By Steven Krolak
(NEW ALBANY, Ind.)–Dr. Omar Attum, associate professor of biology, has made a name for himself in the field of conservation biology through his publications and photographs.
Through his teaching and leadership of field biology trips, he has also opened the eyes of IU Southeast students to the wonders of regions not normally associated with that field: the Middle East, the Sahara and Arabian deserts and the Red Sea.
This summer, Attum was a postdoctoral fellow at the American Center of Oriental Research-Council of American Overseas Research Centers (ACOR-CAORC), based in Amman, Jordan.
Here, in collaboration with ecologists from the Royal Society for the Conservation of Nature (RSCN) in Jordan, he examined the biodiversity value of cultural and archeological sites at Umm Qais and Yarmouk.
Umm Qais is the site of the ancient Greco-Roman city of Gadara, now the location of archeologically significant ruins in Jordan dating to well before 330 B.C.E., when it fell to Alexander the Great.
Using visual surveys and line transects to survey birds and reptiles, and using bat detectors at night to record bat echolocations and identify bat species, Attum compared the biodiversity of the archeological sites to that in more natural habitats.
Attum’s preliminary findings suggest that, with its tumble of pillars (standing and fallen), crumbled walls, wild vegetation and ancient olive groves, Umm Qais displayed a similar or higher density of biodiversity than natural habitats.
That diversity includes reptiles such as the starred Agama lizard, Levant fan-footed gecko and endangered Greek tortoise, and birds such as the little owl and black-eared wheatear.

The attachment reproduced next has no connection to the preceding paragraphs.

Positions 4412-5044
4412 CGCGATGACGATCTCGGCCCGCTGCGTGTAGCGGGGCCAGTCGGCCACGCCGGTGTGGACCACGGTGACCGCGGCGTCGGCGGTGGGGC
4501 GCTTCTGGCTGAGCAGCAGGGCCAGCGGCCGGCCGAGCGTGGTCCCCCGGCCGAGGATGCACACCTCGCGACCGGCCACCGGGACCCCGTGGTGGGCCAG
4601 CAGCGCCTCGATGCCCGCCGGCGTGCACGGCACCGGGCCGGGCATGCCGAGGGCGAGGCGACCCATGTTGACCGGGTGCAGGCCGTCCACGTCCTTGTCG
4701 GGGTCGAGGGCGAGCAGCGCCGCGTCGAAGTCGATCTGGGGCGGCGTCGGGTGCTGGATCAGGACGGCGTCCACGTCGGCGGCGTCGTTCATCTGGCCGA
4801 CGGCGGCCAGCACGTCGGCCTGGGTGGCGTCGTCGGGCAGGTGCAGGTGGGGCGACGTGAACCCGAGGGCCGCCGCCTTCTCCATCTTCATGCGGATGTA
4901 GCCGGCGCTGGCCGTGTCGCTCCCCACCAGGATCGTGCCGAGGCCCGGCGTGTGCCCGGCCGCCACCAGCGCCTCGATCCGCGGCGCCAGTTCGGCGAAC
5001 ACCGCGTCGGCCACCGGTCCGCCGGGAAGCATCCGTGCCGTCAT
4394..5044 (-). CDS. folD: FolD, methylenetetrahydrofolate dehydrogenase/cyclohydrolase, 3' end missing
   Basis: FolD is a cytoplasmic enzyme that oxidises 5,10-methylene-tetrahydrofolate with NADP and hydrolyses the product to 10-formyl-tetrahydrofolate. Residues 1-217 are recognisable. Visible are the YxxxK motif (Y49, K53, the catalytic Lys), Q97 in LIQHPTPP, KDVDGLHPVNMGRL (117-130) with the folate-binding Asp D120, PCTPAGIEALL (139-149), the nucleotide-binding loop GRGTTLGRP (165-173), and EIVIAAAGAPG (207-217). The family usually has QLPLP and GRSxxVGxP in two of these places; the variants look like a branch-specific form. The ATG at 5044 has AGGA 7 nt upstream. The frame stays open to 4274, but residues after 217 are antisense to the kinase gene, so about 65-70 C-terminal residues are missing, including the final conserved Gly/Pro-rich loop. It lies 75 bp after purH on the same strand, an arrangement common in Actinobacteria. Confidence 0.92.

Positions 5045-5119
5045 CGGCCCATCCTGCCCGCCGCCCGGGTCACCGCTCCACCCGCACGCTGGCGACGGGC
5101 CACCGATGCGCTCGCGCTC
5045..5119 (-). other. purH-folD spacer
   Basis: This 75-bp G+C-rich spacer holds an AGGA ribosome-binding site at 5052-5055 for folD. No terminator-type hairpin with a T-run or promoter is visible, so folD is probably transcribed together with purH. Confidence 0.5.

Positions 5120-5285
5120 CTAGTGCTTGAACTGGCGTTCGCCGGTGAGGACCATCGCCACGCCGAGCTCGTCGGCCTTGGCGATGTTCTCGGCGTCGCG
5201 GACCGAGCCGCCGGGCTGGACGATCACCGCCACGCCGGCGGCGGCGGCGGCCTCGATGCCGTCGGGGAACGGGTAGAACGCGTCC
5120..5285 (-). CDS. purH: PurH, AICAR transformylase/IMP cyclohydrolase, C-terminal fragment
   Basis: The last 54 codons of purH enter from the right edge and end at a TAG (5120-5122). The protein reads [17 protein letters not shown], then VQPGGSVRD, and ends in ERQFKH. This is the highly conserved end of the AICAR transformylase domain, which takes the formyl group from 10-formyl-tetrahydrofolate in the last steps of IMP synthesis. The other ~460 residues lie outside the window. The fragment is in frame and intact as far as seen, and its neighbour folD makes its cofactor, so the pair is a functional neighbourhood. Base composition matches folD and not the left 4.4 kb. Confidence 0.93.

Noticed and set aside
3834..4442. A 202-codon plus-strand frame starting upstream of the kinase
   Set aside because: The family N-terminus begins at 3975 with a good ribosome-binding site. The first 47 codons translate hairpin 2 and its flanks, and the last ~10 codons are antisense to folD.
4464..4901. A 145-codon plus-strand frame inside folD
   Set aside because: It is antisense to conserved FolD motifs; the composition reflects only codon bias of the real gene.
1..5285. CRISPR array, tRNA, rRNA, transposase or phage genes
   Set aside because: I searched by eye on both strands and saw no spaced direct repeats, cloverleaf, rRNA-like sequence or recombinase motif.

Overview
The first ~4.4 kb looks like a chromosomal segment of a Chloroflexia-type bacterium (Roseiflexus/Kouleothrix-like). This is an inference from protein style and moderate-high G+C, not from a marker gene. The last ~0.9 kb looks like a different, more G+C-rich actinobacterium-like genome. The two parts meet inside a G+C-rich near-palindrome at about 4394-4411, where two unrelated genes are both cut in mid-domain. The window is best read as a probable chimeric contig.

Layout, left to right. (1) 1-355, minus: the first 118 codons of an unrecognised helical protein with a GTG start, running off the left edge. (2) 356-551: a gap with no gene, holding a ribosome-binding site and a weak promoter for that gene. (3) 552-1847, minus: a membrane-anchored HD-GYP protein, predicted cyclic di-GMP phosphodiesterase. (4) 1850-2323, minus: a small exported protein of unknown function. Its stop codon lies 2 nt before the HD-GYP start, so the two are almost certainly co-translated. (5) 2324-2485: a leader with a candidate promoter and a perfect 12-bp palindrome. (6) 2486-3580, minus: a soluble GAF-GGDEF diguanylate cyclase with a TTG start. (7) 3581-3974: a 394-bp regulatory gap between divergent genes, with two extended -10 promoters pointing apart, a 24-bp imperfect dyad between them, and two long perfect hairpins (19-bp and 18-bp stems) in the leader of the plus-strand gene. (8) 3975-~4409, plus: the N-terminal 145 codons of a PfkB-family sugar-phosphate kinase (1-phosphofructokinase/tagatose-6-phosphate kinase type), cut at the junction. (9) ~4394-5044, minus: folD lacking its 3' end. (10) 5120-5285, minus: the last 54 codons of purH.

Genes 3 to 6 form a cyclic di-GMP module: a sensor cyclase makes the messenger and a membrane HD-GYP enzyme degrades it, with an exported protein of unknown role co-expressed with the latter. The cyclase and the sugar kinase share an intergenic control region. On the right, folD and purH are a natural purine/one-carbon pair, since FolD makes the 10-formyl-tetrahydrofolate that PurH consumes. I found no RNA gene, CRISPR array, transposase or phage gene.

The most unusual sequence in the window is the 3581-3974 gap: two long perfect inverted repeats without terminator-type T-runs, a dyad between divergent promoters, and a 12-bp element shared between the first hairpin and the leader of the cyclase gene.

“Essentially, the ruins of empires are an oasis of vertical rock habitat,” Attum wrote in a blog from the site.
With sites such as these at risk of abandonment or development, research such as Attum’s can help shape public policy for generations to come.
“This research gives a science-based justification for the preservation of archaeological sites as areas that are biologically important,” Attum said.
The research also has a personal resonance for Attum.
He recalls picnics amid the ruins of Jerash and other sites while visiting his family in Jordan as a boy, and the sound of his grandparents calling to him as he scampered off “to explore, climb and look for reptiles in the ruins of an empire from over 2000 years ago.”
The question of how animal life could thrive in such surroundings haunted him even then.
As a researcher, he has continued the search for answers at sites such as Petra and Umm Qais.
“As a wildlife biologist I have realized that archaeological sites have significant potential biodiversity value,” Attum wrote. “As an ACOR-CAORC fellow, I have finally had the opportunity to test my hypothesis, and to answer the question from my childhood.”
The fellowship has allowed Attum to work with an international group of scholars assembled in Amman, working on a variety of topics focused on one of the world’s most dynamic regions.
From the excavation of a 10,000 year old site to a discussion of the challenges faced by Syrian refugees, history continues to unfold in all directions here, providing a unique context and viewpoint for Attum’s research.